Collaboration is when people work together to achieve a common goal; it’s a practice valued by the majority of top organizations.
When people work together, they can –
- solve problems faster
- make better decisions
- increase their productivity
- Increase the likelihood of success
That’s right, with solid collaboration skills, actions become more efficient, and communication becomes more effective. It’s no wonder high-level collaboration skills are amongst the top-ranking soft skills employers look for when recruiting.
The great news is, you can easily improve your collaboration skills with these simple steps.
1. Be Open
Being open or open-minded means considering other points of view and trying to be empathetic to other people (even when you don’t agree with them).
Being open will help you –
It’s impossible to learn if you don’t encounter new knowledge and ideas. Expanding your boundaries and connecting with people who have different backgrounds, perspectives and experiences can help you discover new information and fresh ways of thinking.
- Feel happy
Being open can help support a more optimistic outlook. It helps you explore new experiences, embrace new friendships and consider alternative ways of doing things, all while being less judgemental.
- Broaden your horizons
The bigger your world, the greater the number of possibilities that exist for you. Unpacking your existing beliefs and considering new ideas can help you gain fresh insight into the world and yourself.
- Build resilience
Staying open to new ideas and experiences can help you become stronger. You learn to better contextualize failure, become more self-aware, develop mechanisms to better deal with uncertainty, and remain motivated.
Becoming more open is surprisingly easy –
- Decide to be open
That’s right, making the conscious decision to consider other points of view and how others may feel will help you become more open-minded.
Engage with empathy, suspend judgment, and pay attention to what is being said. While it’s important to seek clarity if points aren’t clear and paraphrase to ensure you’ve understood things correctly, keep in mind this isn’t about what you think, but rather what you can discover.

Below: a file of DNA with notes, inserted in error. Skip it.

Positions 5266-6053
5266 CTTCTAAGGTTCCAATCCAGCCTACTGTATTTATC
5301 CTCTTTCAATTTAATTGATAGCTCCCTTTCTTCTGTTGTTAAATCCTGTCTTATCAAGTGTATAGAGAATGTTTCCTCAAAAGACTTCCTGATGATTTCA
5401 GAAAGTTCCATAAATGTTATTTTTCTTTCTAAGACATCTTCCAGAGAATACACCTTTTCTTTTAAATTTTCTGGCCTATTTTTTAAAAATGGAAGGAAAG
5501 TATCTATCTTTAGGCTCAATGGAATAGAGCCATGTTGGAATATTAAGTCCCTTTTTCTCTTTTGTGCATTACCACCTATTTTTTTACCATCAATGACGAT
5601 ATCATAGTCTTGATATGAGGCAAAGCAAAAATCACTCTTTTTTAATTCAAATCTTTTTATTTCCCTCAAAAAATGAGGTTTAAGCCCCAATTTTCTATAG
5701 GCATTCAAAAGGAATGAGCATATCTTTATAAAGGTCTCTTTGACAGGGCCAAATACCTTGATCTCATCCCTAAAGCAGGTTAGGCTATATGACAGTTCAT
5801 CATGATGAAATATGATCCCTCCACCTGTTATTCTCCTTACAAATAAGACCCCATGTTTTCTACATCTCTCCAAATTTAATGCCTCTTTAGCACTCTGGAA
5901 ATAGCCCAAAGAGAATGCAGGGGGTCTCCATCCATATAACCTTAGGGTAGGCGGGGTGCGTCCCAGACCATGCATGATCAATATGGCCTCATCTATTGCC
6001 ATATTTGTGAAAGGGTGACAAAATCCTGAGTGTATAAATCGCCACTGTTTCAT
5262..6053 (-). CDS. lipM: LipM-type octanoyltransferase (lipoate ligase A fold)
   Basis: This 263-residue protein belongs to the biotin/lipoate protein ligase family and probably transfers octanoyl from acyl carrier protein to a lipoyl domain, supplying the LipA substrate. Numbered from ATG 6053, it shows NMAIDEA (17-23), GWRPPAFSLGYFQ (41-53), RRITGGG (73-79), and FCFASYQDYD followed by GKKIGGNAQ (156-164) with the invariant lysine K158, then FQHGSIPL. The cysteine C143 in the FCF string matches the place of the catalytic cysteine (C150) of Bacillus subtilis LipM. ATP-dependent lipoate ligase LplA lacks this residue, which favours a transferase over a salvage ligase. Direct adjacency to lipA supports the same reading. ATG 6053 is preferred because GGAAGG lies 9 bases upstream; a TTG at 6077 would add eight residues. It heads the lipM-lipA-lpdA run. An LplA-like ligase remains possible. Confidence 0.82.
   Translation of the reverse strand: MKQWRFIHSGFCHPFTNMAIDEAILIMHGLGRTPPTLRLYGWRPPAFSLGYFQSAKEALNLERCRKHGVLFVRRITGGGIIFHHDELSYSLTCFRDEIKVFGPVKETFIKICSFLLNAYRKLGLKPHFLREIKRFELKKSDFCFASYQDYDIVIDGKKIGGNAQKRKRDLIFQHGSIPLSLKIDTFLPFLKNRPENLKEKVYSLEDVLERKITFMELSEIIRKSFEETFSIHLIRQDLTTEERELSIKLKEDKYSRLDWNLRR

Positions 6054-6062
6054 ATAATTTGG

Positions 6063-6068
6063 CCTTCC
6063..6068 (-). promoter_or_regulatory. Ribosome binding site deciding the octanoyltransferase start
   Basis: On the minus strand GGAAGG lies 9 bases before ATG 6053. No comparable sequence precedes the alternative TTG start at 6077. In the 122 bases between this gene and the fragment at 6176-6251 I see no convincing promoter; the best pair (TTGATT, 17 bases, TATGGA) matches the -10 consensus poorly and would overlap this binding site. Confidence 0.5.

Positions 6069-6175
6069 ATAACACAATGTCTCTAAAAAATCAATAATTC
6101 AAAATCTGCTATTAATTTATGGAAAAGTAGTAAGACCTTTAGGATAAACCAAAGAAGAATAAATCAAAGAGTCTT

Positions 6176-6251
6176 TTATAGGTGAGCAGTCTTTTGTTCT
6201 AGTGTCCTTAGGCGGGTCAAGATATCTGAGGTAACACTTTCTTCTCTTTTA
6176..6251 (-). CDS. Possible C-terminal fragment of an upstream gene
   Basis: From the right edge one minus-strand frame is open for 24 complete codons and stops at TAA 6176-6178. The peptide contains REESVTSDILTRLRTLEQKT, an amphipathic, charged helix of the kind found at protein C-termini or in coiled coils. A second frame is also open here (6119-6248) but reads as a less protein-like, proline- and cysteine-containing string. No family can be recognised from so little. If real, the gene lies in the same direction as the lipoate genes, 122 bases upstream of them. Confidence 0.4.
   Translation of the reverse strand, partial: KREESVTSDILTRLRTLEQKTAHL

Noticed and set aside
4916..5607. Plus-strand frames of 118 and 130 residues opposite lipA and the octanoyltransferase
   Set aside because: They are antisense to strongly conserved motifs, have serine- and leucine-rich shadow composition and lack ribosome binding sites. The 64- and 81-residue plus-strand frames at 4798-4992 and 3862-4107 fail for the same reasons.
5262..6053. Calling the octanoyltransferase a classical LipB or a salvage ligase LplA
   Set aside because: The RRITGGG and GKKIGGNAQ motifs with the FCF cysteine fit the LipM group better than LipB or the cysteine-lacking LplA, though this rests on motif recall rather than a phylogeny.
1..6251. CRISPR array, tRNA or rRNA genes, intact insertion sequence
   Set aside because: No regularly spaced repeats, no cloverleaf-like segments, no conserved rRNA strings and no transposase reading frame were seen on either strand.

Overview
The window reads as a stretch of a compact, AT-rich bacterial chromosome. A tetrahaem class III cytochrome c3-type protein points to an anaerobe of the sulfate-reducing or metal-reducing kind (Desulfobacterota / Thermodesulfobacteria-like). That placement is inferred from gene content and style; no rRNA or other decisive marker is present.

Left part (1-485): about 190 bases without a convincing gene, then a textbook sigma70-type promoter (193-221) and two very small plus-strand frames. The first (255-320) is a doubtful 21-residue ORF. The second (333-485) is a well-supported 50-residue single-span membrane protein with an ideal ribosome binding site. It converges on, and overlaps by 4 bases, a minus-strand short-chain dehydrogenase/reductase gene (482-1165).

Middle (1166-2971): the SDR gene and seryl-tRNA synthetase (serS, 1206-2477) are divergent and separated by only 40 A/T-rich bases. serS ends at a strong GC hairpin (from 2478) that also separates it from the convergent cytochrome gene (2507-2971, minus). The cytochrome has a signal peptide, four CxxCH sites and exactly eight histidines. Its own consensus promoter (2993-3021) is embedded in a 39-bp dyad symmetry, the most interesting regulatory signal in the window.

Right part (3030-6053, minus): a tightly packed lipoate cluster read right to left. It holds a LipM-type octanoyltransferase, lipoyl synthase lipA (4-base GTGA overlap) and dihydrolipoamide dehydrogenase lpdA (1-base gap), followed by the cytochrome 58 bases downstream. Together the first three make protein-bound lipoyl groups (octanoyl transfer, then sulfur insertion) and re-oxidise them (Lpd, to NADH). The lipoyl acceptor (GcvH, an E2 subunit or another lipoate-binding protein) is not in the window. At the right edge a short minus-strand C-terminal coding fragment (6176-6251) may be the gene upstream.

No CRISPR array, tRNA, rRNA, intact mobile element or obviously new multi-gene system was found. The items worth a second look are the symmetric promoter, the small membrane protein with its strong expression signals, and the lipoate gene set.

- Exhibit curiosity
Seek information and ask questions of others so you better understand their points of view; you can say things such as –
- Tell me more.
- What ideas were explored?
- What was considered?
- How was the decision reached?
and examine your own understanding by considering –
- The reliability of your information (are they facts or opinions?)
- How much you really know about the topic
- The process you followed to reach your conclusion
- Remain mindful of bias
Unfortunately, humans come fully equipped with a variety of inbuilt biases. There’s confirmation bias (where we unconsciously pay more attention to things that support our existing beliefs and ignore things that challenge those beliefs); anchoring (this sees us heavily value recent information or experiences and then use it to make judgments); the halo effect (we make the assumption that if a person, brand or organisation is good at one thing, they will be good at another); the Dunning-Kruger effect (we perceive ourselves to be smarter than we really are).
There are many, many more types of bias. The important thing is to be aware they exist and to take active steps to overcome them.
- Contextualise expertise
While it’s possible to know a lot; it’s simply not possible for someone to know everything. Strangely, those who consider themselves experts are the most likely to forget this, and tend to more easily dismiss the ideas of others. Additionally, experts are just as susceptible to bias as non-experts.When people are open to new information and ideas, decisions can be more creative and better informed.
2. Be Clear
Communicating clearly is essential no matter your role. When channels of communication break down, it’s likely efficiency, productivity and morale will too.
Successful collaborators are good communicators. They are aware that good communication helps to build rapport, stronger working relationships, and of course, convey information.
They also know that not everyone likes to communicate in the same way; so below we look at the three different types of communication through the lens of collaboration.
- Verbal communication
Always think before speaking. Giving yourself time to consider your question or response will help improve them.
Consider the words you use. Ensure you’re concise, and use language that’s accessible. Avoid jargon and include unnecessary detail. Once your point is conveyed, you can stop speaking.
Pay attention to tone. Using a friendly, warm tone gives the impression you are willing to engage while using a monotone will make you appear disinterested in the conversation. Paying attention to the tone others use is equally important; if someone is speaking softly, follow their lead; people are more likely to pay attention to voices that sound like their own.
- Written communication
Keep the outcomes in mind. If you are looking for a way to capture the ideas and information generated during the collaborative session, obviously writing things down is the way to go. If participants record that information themselves it increases the likelihood that the information has been captured accurately. Having participants write down their ideas will also give them time to think about and structure their thoughts. If however, you hope participants will engage in healthy debate or dissent, doing so in writing requires a lot more effort than discussion and it may impact the level of effort participants are willing to direct to the collaborative process.